There’s one piece of market-related data that I check faithfully – and I believe all serious investors should do the same.
It’s the monthly survey of fund managers from around the world, conducted by Bank of America Merrill Lynch.
The latest survey includes 201 fund managers with a total of $576 billion worth of assets under management, and it tracks where these big money managers are investing their money.
Rather than following the fund managers into crowded investments, though, I use the survey as a contrarian indicator.
Think about it: If all of these managers are piling into certain trades and out of others, I want to position myself the opposite way. In fact, Bank of America itself uses the survey as a contrarian indicator, which I’ll explain later.
Latest Survey Shows Very Crowded Trades
My years in the investment industry taught me that job preservation is one of the strongest instincts on Wall Street – and it leads to herd behavior.
You see, fund managers who are positioned similarly to their peers have relative job security, even if the market tanks, and even if people who owned their fund lost a bundle.
Thus, my radar went off after I read the latest Bank of America survey. Fund managers all seem to be piling into the same trades once again. Think of a small canoe in which everyone has piled into one end of the boat.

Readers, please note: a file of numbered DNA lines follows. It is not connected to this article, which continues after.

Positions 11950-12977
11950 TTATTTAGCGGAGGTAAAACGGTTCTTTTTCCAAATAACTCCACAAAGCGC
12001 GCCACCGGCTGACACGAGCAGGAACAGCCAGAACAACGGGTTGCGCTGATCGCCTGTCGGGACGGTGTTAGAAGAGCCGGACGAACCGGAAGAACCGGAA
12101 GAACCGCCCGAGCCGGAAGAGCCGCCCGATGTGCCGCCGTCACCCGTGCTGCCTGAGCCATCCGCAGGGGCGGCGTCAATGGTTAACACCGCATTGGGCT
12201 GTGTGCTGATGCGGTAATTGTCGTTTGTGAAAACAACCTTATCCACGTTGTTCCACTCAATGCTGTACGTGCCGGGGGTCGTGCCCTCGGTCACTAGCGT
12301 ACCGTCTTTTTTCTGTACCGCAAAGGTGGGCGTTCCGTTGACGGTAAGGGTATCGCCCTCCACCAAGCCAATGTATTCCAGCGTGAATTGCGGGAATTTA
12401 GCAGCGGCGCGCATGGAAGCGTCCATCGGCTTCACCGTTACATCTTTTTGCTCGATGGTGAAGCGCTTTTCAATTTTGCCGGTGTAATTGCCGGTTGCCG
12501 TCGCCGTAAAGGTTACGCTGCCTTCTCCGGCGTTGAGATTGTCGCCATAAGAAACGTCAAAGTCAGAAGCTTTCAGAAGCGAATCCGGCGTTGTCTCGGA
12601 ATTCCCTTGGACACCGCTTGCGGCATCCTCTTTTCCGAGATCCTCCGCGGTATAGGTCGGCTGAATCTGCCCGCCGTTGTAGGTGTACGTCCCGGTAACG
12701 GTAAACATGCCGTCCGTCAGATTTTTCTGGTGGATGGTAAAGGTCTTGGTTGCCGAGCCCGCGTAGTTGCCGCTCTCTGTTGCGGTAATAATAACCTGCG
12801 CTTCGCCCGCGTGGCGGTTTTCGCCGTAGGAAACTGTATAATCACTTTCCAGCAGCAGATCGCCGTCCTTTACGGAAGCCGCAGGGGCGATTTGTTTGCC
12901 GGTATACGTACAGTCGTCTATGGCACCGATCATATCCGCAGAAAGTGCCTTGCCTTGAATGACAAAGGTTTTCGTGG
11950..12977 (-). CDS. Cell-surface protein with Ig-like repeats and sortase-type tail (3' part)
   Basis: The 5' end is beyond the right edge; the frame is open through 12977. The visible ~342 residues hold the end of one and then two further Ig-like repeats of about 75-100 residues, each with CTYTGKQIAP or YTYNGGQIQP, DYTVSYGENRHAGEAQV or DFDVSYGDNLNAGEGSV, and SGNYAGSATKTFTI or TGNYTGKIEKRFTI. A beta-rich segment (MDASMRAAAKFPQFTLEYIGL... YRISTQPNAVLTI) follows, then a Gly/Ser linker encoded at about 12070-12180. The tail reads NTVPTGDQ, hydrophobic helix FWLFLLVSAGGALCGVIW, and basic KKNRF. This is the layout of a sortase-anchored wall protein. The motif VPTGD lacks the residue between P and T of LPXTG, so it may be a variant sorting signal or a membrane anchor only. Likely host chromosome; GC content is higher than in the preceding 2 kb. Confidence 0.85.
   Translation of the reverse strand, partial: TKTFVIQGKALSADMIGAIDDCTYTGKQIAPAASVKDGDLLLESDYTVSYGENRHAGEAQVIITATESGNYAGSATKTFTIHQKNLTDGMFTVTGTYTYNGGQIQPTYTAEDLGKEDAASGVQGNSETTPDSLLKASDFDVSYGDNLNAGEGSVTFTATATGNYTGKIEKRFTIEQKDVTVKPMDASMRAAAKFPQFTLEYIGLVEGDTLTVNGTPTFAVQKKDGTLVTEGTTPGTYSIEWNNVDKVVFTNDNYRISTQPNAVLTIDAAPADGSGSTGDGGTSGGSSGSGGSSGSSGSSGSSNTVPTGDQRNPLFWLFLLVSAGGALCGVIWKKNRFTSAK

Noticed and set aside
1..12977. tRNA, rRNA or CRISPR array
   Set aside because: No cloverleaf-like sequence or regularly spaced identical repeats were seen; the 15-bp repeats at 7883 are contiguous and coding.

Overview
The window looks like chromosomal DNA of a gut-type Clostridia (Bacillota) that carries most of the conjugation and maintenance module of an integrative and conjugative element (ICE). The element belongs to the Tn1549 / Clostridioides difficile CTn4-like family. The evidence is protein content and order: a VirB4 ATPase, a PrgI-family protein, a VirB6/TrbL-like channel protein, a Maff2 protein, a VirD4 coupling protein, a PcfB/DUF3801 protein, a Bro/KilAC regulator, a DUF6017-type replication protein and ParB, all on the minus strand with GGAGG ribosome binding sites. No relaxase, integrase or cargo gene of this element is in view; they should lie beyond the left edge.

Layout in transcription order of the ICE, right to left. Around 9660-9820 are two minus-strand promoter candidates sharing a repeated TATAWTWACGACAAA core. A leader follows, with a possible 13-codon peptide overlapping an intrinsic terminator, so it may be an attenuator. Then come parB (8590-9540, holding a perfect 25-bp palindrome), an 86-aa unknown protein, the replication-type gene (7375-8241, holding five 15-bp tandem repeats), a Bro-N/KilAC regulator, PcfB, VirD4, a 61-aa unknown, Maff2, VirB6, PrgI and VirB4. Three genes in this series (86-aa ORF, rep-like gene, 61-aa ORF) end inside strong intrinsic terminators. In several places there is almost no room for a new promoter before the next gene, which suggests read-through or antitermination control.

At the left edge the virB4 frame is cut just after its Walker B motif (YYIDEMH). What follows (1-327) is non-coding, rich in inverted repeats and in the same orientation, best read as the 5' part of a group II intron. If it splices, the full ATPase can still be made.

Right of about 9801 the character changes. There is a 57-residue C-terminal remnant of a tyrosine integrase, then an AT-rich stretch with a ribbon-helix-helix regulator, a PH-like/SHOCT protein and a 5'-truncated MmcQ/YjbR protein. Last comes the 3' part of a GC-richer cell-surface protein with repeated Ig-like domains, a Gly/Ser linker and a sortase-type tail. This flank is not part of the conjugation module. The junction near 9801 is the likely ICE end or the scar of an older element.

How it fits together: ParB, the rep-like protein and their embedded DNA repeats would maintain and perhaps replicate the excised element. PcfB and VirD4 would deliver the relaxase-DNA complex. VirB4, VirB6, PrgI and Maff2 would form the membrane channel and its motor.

Here’s the breakdown of their consensus trades, as revealed by the survey:
- Long U.S. dollar and U.S. stocks – particularly tech and financial stocks.
- Long other overowned sectors, such as consumer discretionary and real estate.
- Short emerging market stocks and currencies.
- Short commodities and related stocks.
- Short other underowned sectors, including industrials and consumer staples.
Bank of America said the most vulnerable tactical trade heading into the expected December Fed rate hike is long dollar and the associated trades (short commodities, emerging markets, etc.).
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In other words, if Janet Yellen doesn’t pull the trigger (again), these managers may be talking about “black swans” on CNBC. I call this the “Three Stooges defense,” because Curley was always claiming to be a “victim of circumstance.”
Even if the Fed does raise rates a tick, I wonder whether there’s anyone left to pile into these already overcrowded trades.
Bank of America specifically pointed out the discrepancy in sentiment toward U.S. stocks and other equity markets. It said we now have the “largest ever U.S. equity overvaluation versus the rest of the world.”
Keep in mind that this is not a call on U.S. stock valuations, but a call on fund manager sentiment.
Michael Hartnett, Chief Investment Officer for Bank of America, said, “We are sellers of risk SPX 2050-2100.” Basically, they don’t think the S&P 500 is going past the 2050-2100 range, at least for now. Or, in other words, they’re using their own survey as a contrarian indicator.
Seeing the overcrowded trade reinforces my call to start looking at the much-hated emerging markets – especially since fund manager selling has pushed emerging market valuations to all-time lows.
The MSCI Emerging Markets Index is trading at just 12.8 times 10-year average earnings. That’s below the previous low of 13.5 times, which occurred during the 1997-98 Asian Financial Crisis. And the cyclically adjusted price-to-earnings multiple is now barely half of its long-term average of 25 times.
Bottom line: I know which end of the boat I want to be in. How about you?